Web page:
Sherry Turkle's new book "Alone Together" raises an important point that is missing from this discussion. Programming languages can't saying anything *important* from a human perspective. I enjoyed the review of "Alone Together" at http://bnreview.barnesandnoble.com/t5/Public-and-Private/Alone-Together/ba-p/4221 The most important things that humans can say to one another are: "I'm sorry. Thank you. I forgive you. I love you." None of those can be stated in any programming language, because programming languages are about specifying action, not reflecting the shared human condition, and that's the most important activity for any human language. Alex's suggestion that we can layer a model and lexicon on top of a programming language is addressing the critical questions of AI: *CAN* we describe the human condition via the limited mechanisms of a computer? It's a great question, but raising it is not the same as saying that programming languages are in any way equivalent to human languages. Take any powerful, meaningful phrase in any human language, from "Veni, vidi, vici" to "I have a dream" -- none of them can be said with the same nuance, the same elegance, and the same meaning in any programming language.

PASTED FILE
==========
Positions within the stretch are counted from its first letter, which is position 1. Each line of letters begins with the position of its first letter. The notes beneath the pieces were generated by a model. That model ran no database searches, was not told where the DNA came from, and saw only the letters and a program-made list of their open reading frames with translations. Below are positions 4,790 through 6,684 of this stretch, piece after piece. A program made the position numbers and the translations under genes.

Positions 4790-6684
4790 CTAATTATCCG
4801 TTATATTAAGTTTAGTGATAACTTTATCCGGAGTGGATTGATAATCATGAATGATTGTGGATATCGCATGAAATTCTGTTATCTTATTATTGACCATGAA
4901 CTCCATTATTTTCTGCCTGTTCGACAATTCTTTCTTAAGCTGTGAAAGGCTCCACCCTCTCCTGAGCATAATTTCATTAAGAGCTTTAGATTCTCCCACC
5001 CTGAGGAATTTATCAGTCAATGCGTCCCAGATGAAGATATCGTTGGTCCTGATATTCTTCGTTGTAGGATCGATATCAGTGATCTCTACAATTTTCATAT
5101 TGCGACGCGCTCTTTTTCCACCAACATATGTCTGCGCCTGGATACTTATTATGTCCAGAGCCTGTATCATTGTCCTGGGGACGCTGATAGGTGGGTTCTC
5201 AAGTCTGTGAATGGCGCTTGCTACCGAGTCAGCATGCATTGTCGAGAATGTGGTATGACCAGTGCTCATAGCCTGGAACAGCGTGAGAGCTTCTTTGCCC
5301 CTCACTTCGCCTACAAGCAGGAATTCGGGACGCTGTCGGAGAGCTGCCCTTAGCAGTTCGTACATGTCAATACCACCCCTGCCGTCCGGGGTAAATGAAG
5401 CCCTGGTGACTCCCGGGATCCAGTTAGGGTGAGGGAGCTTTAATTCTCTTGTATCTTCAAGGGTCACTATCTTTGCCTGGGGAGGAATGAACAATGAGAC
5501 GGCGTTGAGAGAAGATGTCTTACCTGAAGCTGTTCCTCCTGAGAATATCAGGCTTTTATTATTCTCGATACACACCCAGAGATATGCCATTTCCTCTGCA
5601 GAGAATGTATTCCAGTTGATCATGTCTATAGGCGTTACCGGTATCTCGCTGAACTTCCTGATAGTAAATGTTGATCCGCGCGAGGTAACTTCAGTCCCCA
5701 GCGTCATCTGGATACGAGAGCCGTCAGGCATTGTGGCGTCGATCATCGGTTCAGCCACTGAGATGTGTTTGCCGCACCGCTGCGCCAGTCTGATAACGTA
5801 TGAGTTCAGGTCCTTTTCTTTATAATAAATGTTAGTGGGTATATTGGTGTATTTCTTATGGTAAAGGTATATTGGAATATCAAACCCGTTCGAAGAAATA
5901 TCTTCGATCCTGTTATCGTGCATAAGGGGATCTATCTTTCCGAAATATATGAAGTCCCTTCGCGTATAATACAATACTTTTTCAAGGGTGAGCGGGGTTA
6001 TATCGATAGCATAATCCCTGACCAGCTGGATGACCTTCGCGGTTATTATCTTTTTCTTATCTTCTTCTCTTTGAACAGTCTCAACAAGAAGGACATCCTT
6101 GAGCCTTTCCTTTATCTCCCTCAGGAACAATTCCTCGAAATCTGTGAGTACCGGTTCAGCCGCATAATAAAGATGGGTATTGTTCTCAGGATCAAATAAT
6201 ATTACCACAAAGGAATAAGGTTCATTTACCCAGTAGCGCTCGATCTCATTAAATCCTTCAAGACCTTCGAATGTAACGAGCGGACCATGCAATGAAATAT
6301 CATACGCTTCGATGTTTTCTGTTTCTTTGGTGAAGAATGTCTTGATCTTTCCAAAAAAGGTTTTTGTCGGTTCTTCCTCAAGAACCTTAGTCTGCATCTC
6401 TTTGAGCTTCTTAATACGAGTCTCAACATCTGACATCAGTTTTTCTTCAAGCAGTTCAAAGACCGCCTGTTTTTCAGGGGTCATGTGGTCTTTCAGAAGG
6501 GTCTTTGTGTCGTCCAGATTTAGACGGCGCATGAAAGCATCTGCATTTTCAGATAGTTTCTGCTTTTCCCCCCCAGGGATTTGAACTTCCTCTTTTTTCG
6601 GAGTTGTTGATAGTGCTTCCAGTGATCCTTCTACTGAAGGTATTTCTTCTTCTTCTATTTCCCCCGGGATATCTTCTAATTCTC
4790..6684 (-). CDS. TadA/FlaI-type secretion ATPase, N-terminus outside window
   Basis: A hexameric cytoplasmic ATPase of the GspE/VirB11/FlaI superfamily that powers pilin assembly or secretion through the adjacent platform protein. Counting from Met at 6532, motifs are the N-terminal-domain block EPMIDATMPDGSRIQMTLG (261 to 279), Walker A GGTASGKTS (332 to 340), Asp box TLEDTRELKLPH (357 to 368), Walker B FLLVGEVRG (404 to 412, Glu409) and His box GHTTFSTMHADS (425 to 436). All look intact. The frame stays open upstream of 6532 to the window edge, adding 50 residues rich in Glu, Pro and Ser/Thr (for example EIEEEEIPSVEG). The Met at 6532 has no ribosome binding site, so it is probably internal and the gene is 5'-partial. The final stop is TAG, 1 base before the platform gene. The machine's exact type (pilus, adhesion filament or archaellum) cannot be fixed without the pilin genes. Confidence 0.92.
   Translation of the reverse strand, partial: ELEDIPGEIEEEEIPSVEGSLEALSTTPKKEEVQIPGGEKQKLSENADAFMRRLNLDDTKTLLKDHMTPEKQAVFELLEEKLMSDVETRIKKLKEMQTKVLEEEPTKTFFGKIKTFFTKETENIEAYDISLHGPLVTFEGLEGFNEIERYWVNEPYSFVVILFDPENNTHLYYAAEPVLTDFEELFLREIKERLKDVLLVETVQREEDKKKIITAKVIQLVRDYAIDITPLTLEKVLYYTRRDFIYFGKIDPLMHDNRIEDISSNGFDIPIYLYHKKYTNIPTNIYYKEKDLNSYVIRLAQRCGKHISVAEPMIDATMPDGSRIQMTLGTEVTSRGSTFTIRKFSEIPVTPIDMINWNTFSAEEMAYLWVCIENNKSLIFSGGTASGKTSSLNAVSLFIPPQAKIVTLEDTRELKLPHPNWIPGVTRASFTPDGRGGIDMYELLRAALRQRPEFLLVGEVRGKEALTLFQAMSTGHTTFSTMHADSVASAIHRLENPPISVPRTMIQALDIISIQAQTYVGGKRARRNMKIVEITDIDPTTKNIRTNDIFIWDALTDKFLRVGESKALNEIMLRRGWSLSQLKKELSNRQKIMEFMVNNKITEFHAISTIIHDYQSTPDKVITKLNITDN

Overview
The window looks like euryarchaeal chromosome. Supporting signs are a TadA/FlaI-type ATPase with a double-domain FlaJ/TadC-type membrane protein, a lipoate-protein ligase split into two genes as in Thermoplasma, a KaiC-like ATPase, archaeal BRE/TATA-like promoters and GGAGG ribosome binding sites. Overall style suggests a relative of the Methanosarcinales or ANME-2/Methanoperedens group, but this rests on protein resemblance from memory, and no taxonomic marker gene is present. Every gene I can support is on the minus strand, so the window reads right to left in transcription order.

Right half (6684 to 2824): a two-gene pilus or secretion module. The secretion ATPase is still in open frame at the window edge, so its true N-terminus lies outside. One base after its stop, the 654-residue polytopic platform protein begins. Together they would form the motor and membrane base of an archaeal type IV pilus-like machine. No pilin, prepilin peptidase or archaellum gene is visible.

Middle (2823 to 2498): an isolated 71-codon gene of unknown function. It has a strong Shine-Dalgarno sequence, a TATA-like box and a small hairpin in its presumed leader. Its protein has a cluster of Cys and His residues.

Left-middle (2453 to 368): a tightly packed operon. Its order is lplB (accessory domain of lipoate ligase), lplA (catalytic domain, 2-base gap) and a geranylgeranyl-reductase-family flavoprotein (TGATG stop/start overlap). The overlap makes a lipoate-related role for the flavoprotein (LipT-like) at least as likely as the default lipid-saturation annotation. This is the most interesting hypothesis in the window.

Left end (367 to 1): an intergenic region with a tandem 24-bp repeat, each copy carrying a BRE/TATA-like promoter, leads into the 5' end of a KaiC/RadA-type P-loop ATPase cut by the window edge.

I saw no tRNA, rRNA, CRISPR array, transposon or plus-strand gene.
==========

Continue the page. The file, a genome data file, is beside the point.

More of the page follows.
Computer programming languages are not languages in any way that is important or meaningful. Mark -----Original Message----- From: Richard O'Keefe [mailto:o...@cs.otago.ac.nz] Sent: Thursday, February 17, 2011 7:28 PM To: alex Cc: Ppig-Discuss-List Subject: Re: Computers are systems not languages It does sound as though there's a category confusion there. There's clearly a range of things that have a strong family resemblance. We have Spoken human languages. Signed human languages. Written human languages. Invented human languages like Esperanto and lojban. Written notations like knitting patterns. Symbolic drawn notations like music. Topologically faithful drawn notations like wiring and plumbing diagrams, Algorithms can be expressed in most of these: you can recite Euclid's algorithm by voice, you can write it down in Greek, you can use Dijkstra's notation, or you can use a visual programming language. If your programming language is a stylised subset of English like Cobol or AppleScript or some data base query languages -- wasn't there one called Natural? -- does that make it "language"? And if you translate it to a flowchart, does that make it "not language"? Back before the Loglan/lojban split, Loglan was designed to be easy to parse by computer. Does that make it NOT a human language? But people do write it and speak it to do pretty much everything people do with English. Programming languages are extremely limited compared with natural languages. But then, using a Bliss board provides you with a very limited communication channel, even though Blissymbolics was originally invented to be a universal written language. Does that mean that someone conveying their needs by pointing to symbols on a Bliss board is using language, or not? On 18/02/2011, at 3:55 AM, alex wrote: > > Ian Bogost starts off by arguing that learning a programming language > shouldn't meet a curricular requirement for learning a natural > language. That's fair enough. It's fair enough not because of what a programming language *is* (or isn't) but what it can (or can't) *do*, and that is to exchange ordinary human thoughts with other people. > "the ability to translate natural languages doesn't really translate > (as it were) to computer languages" > > It clearly does. I would have said that it clearly doesn't. You *can* translate Yesterday Sue hoped that Bill's surviving the crash would not mean her exposure as the criminal who had repeatedly taken the school apples, but I fear that she will be disappointed at tomorrow's meeting. into other human languages, even Esperanto or Klingon (if Klingon has a word for 'apple' or 'fear' (:-)). But you can't translate it into Haskell or Ada. Note that it's not just references to the body and its environment, there's tense/mood/aspect as well. You *can* translate a sentence like that into a mathematically defined logical form which can be represented inside a computer and to some extent manipulated by a computer. But I do not see how the result can be usefully called a 'program'. I think it may be more useful to ask "in what ways are programming notations like, and in what ways unlike, natural languages". Are identifiers in programs more like nouns or pronouns, for example? -- The Open University is incorporated by Royal Charter (RC 000391), an exempt charity in England & Wales and a charity registered in Scotland (SC 038302).